Buffalo congressman Brian Higgins announced a $1.5 million federal grant for the Service Collaborative of Western New York Monday. The grant will support the collaborative’s YouthBuild: Leaders Under Construction program.
Western New York YouthBuild provides job training in construction, hospitality and advanced manufacturing, as well as high school equivalency coursework for youth aged 16 to 24.
“The Service Collaborative team continues to stand out as a national model utilizing community collaboration to produce real outcomes that change people’s lives forever,” Higgins (D-Buffalo) said at a press conference.
Higgins added that the collaborative is one of 67 YouthBuild programs across the country to receive the Department of Labor grant.
Kate Sarata, Service Collaborative executive director, said the funding will allow YouthBuild Buffalo to serve 86 young people—an increase from 64 in its last round of funding—over the next three years.
“All participants will have access to industry, recognized credentials, classroom support to explore their high school equivalency and service learning opportunities,” she said.
YouthBuild participants spend about half of their time in the classroom and half doing hands-on training through partnerships with local businesses and nonprofits. For example, students in the construction track work with Habitat for Humanity Buffalo to gain experience toward earning their Home Builders Institute Pre-Apprenticeship certificate and a partnership with Community Services for Every1 allows students studying hospitality to train for certificates required in that industry.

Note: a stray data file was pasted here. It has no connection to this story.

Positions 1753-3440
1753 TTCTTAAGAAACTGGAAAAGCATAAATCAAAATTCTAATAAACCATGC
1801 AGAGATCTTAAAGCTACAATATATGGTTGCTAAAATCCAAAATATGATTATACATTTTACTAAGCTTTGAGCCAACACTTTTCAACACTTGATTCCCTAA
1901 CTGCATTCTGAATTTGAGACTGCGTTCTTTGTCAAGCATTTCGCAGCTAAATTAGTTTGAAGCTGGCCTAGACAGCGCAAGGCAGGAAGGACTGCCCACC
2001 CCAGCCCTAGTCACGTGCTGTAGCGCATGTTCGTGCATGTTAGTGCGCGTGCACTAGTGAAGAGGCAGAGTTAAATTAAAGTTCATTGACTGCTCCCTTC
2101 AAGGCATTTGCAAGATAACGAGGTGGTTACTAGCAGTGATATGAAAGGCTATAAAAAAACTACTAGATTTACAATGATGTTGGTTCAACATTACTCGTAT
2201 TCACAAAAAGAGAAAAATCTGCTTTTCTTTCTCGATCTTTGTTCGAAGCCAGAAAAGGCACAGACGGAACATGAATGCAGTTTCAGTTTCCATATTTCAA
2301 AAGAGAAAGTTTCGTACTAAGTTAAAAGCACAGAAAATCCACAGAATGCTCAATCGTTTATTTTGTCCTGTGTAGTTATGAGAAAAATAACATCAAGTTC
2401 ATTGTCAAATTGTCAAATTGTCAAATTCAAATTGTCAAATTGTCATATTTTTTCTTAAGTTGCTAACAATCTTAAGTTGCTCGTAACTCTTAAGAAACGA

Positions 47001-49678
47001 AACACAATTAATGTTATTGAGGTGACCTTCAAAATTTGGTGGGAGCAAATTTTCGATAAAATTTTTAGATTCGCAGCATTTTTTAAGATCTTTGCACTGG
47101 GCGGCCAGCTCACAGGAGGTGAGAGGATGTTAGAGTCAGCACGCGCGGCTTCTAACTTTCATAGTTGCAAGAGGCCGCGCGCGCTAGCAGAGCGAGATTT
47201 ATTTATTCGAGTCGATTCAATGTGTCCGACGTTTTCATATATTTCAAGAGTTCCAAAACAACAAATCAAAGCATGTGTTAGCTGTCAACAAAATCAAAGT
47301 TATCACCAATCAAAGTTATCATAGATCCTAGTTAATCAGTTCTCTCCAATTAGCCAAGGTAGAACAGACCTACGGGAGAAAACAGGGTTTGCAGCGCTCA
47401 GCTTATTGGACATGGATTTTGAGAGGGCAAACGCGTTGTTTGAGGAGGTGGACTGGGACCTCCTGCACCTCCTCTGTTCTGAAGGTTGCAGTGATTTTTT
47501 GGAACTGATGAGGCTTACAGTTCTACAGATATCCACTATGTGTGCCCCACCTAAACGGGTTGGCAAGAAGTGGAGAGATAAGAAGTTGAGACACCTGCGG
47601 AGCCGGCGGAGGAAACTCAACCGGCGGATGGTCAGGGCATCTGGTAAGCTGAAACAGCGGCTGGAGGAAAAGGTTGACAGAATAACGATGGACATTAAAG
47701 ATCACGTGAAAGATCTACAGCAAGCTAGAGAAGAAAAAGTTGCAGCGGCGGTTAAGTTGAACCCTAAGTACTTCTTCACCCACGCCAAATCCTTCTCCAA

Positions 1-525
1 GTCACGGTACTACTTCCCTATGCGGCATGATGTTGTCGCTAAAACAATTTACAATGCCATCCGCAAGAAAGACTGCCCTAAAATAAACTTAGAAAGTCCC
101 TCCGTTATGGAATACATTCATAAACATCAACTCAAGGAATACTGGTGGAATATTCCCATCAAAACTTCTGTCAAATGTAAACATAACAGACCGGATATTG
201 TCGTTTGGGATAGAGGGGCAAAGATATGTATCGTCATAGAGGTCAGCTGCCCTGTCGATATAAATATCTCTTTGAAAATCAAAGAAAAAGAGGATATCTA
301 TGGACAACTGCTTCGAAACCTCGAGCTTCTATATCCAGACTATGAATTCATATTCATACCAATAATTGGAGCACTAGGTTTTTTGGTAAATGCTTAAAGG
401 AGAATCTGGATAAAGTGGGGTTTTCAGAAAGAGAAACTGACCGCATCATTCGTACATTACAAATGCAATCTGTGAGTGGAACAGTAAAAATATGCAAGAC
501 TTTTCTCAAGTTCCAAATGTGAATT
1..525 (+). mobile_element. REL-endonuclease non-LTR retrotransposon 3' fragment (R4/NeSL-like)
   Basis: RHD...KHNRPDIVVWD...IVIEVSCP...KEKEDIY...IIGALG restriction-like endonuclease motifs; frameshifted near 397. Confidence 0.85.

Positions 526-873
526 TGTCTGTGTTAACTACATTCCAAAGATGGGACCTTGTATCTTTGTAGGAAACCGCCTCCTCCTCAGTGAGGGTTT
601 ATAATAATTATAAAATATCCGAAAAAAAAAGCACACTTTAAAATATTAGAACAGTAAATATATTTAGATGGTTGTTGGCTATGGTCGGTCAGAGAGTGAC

With the support of this grant, YouthBuild is also expanding into advanced manufacturing, which Sarata said is an in-demand industry in Western New York. Four local businesses are currently signed up to help students work toward a manufacturing skills certificate.
YouthBuild participants can also take college preparation classes at SUNY Erie or SUNY Buffalo State. In total, the program averages from nine to 12 months, with an additional year of follow-up provided by the Service Collaborative.
“That’s always our end goal, [job] placement and success of these individuals after they complete the program,” Sarata said.
Lakeema Ithna-Asheri, a past YouthBuild participant, told WBFO of her struggle to get an education as a teenager while helping her mother pay the bills, and of the difference the program has made for her.
“I had to grow up really fast, so school was just like either sink or swim for me and I put education last,” Ithna-Asheri said. “So when I realized, I have a three-year-old now, that I have to lead by example. I had to get back into school and push myself.”
Ithna-Asheri now works for the Service Collaborative through AmeriCorps.
For more information about the YouthBuild program, visit tscwny.org.